Dan London, who owns a fine mining claim on Myrtle Creek, about 10 miles from this city, picked up a gold nugget on his claim last week that weighted out to $67. Mr. London also had several smaller nuggets, the aggregate find running well over the $80 mark. 

This property has been mined ever since the early 1850s, and there never having been a period of more than a year or two that the property has not been worked with good results. 

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E & P: A new appreciation for DNHS coaches

Today’s the first day on the job for the Triplicate’s new sports editor, Michael Zogg, who just arrived from Iowa.

That’s good news for readers who follow the Warriors and have perhaps noticed that the coverage has been a bit spare in the past month as various news staffers have filled in here and there. Three different people have covered football games, for example. Fortunately, whatever the sport, the words have still been accompanied by Bryant Anderson’s fine photos when Del Norte plays at home.

I’ve been part of the makeshift arrangement, and one thing I’ll take from it is a stronger appreciation of the dedicated coaches who lead our young athletes. I’ve interviewed several of them by phone after a contest, and whether they were celebrating victory or looking for the positives in a defeat, their knowledge of the sport and their empathy for their players was obvious.

We’re lucky to have them, and these conversations have reinforced my belief that the athletic opportunities afforded to our kids — from youth sports to high school varsity competition — are an important part of what makes this a good place to live.

Have fun with them, Michael.

Covering the prison

Once again, reporters came from far and wide to tour Pelican Bay State Prison last week in the wake of a hunger strike protesting the indeterminate terms many inmates serve in Security Housing Units.

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Letters to the Editor Oct. 10, 2013

Del Norte is better off without Alexander as DA

This unsolicited letter is in response to Veronica Candelaria’s Oct. 8 letter, “The D.A.’s Office is failing while Alexander is absent.”

I have personal experience with the likes of former district attorneys Bill Cornell, Mike Riese and Bob Drossel.

I’ve also spent more than three years litigating criminal conduct opposite Katie Micks as the acting D.A. This, during the haze of Riese’s last three years of his second term, or in the current absence of Alexander. All I can say after living through Cornell and Riese is, thank God we now have someone who understands there are 52 (at most) felony trial days in a year, and about 400 felony cases (down from Alexander’s irrational 1,000 per year). There are 2,200 or more misdemeanor cases put in the system each year, with 24 trial days.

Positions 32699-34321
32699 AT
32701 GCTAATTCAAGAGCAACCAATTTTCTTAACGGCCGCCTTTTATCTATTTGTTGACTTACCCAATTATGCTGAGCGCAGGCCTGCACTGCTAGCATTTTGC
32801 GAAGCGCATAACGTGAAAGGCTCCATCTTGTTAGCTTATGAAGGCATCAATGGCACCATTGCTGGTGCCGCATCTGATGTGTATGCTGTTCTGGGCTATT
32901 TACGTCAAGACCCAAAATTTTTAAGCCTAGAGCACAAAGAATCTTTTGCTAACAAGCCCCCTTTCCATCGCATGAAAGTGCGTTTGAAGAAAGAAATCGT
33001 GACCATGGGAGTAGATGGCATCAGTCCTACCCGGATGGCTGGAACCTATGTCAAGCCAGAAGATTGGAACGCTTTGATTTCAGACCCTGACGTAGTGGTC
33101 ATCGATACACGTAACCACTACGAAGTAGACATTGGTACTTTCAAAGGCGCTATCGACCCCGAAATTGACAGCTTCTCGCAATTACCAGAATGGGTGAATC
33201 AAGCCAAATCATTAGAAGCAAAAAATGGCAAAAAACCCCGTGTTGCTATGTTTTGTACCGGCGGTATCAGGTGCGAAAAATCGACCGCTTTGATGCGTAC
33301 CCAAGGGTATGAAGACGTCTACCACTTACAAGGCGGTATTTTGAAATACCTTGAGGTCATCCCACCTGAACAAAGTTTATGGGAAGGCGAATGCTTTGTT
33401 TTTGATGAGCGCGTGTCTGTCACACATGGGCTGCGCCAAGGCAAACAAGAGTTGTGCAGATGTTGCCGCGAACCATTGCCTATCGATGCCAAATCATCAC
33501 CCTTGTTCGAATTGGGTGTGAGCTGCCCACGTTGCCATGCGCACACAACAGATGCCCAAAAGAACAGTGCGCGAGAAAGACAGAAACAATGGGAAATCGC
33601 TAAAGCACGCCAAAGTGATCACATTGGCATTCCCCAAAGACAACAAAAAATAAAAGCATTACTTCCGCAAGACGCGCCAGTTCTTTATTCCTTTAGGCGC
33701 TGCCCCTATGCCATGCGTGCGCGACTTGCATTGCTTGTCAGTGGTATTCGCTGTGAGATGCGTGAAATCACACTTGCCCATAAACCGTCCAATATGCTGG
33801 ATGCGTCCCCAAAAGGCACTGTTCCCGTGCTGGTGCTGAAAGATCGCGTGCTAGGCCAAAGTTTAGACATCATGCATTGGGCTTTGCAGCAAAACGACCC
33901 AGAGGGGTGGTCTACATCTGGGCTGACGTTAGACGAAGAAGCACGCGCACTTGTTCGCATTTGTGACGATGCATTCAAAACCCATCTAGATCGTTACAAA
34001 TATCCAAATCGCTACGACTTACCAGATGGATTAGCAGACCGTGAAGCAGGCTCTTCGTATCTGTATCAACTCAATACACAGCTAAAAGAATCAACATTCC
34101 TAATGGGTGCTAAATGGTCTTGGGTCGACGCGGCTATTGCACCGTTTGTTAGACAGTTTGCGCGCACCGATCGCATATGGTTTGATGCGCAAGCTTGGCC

Ms. Micks processes the cases along as well as can be expected, especially since the state will not create another judgeship in this town, despite meeting the state’s own criteria for such an appointment.

Alexander is the type of person to set another up and have them besmirched for his own career benefit. I know — I am his victim.

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Letters to the Editor Oct. 8, 2013

Stand up for our children and challenge bullying

I am writing as an outraged parent of three elementary school-aged children. The bullying, and vicious attacks on our students is still up and rising, despite what our area schools tell us, and I have seen people on various bullying sites talking about how their children are being bullied or have been beat up before, during, or after school.

All I can say to those parents is shame on you. Most of you have not gone past the police, or the principals of these area schools, to protect your own children. If the principals won’t help, go to the superintendent, and if he won’t help go to the state.

We have to start standing up for our children. Too many children are going into depression about their situations at school, that leads to, in their minds, no other alternative but to commit suicide, or develop some sort of other coping mechanism.

Pulling them out of school should not be the answer. Everyone deserves the “school experience” that we had growing up. Friends, dances and just general hanging out with your friends on the playground. It is a surreal experience that no one should miss.

We as parents are obligated to protect our children from the cold, and sometimes lonely, confines of bullying at our schools. For if we do not stand up for our children, who will?

Shawna Fairgood, Crescent City

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Coastal Voices: Crowded classes 1 sign we are failing in schools